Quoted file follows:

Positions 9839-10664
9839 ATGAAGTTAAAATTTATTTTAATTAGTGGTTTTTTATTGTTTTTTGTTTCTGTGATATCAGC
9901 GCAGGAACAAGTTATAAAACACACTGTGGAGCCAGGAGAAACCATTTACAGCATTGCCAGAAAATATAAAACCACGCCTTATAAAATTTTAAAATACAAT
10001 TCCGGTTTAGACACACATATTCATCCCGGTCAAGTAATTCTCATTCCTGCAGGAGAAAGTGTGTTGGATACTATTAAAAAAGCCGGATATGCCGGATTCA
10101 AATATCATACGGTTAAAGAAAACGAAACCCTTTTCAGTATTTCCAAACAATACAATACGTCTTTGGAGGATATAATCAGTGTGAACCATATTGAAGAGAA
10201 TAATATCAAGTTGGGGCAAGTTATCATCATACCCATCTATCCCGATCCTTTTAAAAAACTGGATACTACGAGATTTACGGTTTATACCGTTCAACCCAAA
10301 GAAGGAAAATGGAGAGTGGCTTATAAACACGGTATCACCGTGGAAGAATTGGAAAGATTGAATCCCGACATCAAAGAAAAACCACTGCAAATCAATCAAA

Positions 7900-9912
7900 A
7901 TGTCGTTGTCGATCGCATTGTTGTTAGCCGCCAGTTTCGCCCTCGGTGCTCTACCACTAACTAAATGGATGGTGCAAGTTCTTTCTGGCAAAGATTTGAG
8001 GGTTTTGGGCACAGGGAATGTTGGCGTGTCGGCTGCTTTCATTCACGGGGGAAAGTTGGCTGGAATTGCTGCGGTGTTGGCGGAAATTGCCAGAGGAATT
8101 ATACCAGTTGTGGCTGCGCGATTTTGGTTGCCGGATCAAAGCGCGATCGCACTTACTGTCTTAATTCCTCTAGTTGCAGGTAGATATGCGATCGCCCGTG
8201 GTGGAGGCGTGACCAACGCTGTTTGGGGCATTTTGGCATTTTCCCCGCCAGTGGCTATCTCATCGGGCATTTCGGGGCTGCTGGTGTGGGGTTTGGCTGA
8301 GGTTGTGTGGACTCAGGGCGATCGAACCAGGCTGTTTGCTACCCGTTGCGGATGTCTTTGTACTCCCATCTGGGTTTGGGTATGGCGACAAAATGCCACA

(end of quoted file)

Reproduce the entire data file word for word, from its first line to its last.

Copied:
Positions 9839-10664
9839 ATGAAGTTAAAATTTATTTTAATTAGTGGTTTTTTATTGTTTTTTGTTTCTGTGATATCAGC
9901 GCAGGAACAAGTTATAAAACACACTGTGGAGCCAGGAGAAACCATTTACAGCATTGCCAGAAAATATAAAACCACGCCTTATAAAATTTTAAAATACAAT
10001 TCCGGTTTAGACACACATATTCATCCCGGTCAAGTAATTCTCATTCCTGCAGGAGAAAGTGTGTTGGATACTATTAAAAAAGCCGGATATGCCGGATTCA
10101 AATATCATACGGTTAAAGAAAACGAAACCCTTTTCAGTATTTCCAAACAATACAATACGTCTTTGGAGGATATAATCAGTGTGAACCATATTGAAGAGAA
10201 TAATATCAAGTTGGGGCAAGTTATCATCATACCCATCTATCCCGATCCTTTTAAAAAACTGGATACTACGAGATTTACGGTTTATACCGTTCAACCCAAA
10301 GAAGGAAAATGGAGAGTGGCTTATAAACACGGTATCACCGTGGAAGAATTGGAAAGATTGAATCCCGACATCAAAGAAAAACCACTGCAAATCAATCAAA

Positions 7900-9912
7900 A
7901 TGTCGTTGTCGATCGCATTGTTGTTAGCCGCCAGTTTCGCCCTCGGTGCTCTACCACTAACTAAATGGATGGTGCAAGTTCTTTCTGGCAAAGATTTGAG
8001 GGTTTTGGGCACAGGGAATGTTGGCGTGTCGGCTGCTTTCATTCACGGGGGAAAGTTGGCTGGAATTGCTGCGGTGTTGGCGGAAATTGCCAGAGGAATT
8101 ATACCAGTTGTGGCTGCGCGATTTTGGTTGCCGGATCAAAGCGCGATCGCACTTACTGTCTTAATTCCTCTAGTTGCAGGTAGATATGCGATCGCCCGTG
8201 GTGGAGGCGTGACCAACGCTGTTTGGGGCATTTTGGCATTTTCCCCGCCAGTGGCTATCTCATCGGGCATTTCGGGGCTGCTGGTGTGGGGTTTGGCTGA
8301 GGTTGTGTGGACTCAGGGCGATCGAACCAGGCTGTTTGCTACCCGTTGCGGATGTCTTTGTACTCCCATCTGGGTTTGGGTATGGCGACAAAATGCCACA